"I shall be blunt. The Order works to stop the Conclave. They are the rulers of your kind. They will constrain you. You would be shackled to their ideals and their quest: to rebirth your creator, a dead god. Those dreams, and that voice?" Celeste pointed to the window and the outside world. "It will erase everything. There will be no freedom if he lives again."
"The Order and the Conclave." He sneered, turning from her seat to pad to that same window, hair sliding on his bare back in a slippery flowing motion that was mesmerising; poetry given form. The physical charms of these creatures were largely ineffectual on her, but Celeste could appreciate the graceful artistry they embodied. "A slave under one, and a soldier for the other." His voice dropped in tone, deeper and predatory. "Yet, I am stronger than all of you. My will is forever my own, and I obey nobody. Not you and not them."
"And not a dead god." Her rejoinder was quiet, but firm. "I don't ask your obedience. Just your help."
"Perhaps I will give it," Araziah stayed at the window, not bothering to look at her as he spoke, "and perhaps I will seek out the Conclave, to see what they offer."
"Please, consider well what I have said."
His voice dropped lower still, practically a growl, the boundaries of his patience being reached.
She said nothing more, rose, and departed the house.
Crawley was easing out of a drive-through in eastern Mirrorvale, when his phone began to ring. Pulling over, he finished a mouthful of fries and answered her call.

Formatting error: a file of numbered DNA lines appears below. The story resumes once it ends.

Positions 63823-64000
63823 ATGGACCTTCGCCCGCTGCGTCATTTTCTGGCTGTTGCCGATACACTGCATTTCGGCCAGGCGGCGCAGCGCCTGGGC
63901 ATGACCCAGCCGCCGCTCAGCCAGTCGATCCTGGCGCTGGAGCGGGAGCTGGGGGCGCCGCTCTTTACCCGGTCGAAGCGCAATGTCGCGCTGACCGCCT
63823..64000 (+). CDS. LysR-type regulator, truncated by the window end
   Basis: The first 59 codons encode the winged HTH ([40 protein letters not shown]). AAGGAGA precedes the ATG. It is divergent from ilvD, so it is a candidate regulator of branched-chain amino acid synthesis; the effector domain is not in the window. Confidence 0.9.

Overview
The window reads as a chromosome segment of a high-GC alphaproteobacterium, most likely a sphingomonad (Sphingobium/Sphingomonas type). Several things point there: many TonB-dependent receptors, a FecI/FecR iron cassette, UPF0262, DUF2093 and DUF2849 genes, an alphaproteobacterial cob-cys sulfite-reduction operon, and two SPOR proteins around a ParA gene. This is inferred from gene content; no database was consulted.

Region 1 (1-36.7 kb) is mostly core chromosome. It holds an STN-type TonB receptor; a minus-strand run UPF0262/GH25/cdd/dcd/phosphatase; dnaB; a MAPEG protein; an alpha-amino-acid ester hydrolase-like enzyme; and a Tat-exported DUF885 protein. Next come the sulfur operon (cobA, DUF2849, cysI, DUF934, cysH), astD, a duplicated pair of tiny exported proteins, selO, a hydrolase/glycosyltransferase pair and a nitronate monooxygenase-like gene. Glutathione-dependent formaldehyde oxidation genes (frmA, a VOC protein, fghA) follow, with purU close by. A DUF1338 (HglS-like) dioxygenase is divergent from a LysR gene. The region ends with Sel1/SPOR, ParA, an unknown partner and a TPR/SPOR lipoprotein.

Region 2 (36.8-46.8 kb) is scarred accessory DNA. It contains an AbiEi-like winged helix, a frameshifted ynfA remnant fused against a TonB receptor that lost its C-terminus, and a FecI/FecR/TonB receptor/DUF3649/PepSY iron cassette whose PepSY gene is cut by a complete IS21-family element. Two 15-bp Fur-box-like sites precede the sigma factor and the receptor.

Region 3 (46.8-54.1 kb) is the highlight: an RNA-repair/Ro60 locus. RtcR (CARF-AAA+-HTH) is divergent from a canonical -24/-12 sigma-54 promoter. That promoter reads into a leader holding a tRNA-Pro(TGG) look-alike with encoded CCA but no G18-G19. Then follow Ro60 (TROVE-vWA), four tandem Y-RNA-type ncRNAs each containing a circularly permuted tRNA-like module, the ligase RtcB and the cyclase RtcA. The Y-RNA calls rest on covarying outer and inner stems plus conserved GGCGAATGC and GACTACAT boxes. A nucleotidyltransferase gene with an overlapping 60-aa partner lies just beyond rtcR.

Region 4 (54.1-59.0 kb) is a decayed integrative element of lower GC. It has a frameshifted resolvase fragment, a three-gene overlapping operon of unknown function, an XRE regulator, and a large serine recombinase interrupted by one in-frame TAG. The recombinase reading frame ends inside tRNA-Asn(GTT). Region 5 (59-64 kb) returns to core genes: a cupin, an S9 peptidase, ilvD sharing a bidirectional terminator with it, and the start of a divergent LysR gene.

"Afternoon," he rumbled. "How'd it go? Get yer answers?"
"About as well as expected, though, no, not really." She slowed a bit, and an odd misgiving appeared, a sort of apprehension. "It's just that-"
"Wait a sec." He interrupted. "I know that tone of voice. Everythin' okay? Yer havin' issues, ain't ya? Spill it."
"Well, you remember when we had to deal with Glarucus? What he made Selby and Minato do? What he did to Hoskins? I know it was years ago, but, you remember, right?"
"Hrrm." Crawley muttered. "Hard to forget, he was the one who taught me not to trust a damn thing they say. That was, what, '97? '99? He was a real twisted bastard, even for a snake. Still, don't regret takin' him out of the equation."
"Neither do I, but, it's just-" Celeste stopped mid-sentence, the pause prolonged and uncertainty jarring. He wasn't used to her stumbling over anything they came across, because she had been with the Order a long time, and had plenty of knowledge about how to deal with problems they would face. If something was making her pause, there was a good chance it was serious. "Well, uh, Glarucus was an elder, and either the second or third strongest living psychic when we killed him. That was why I was given the ring, why we had extra help to trap and finish him. The thing is, that ring was the only reason he couldn't compel me, and it almost wasn't enough. Glarucus was close to succeeding, but then, today? Araziah tried to do the same thing, and he was ... closer."
"Ah, shit." Crawley swore under his breath.
The implications were bad.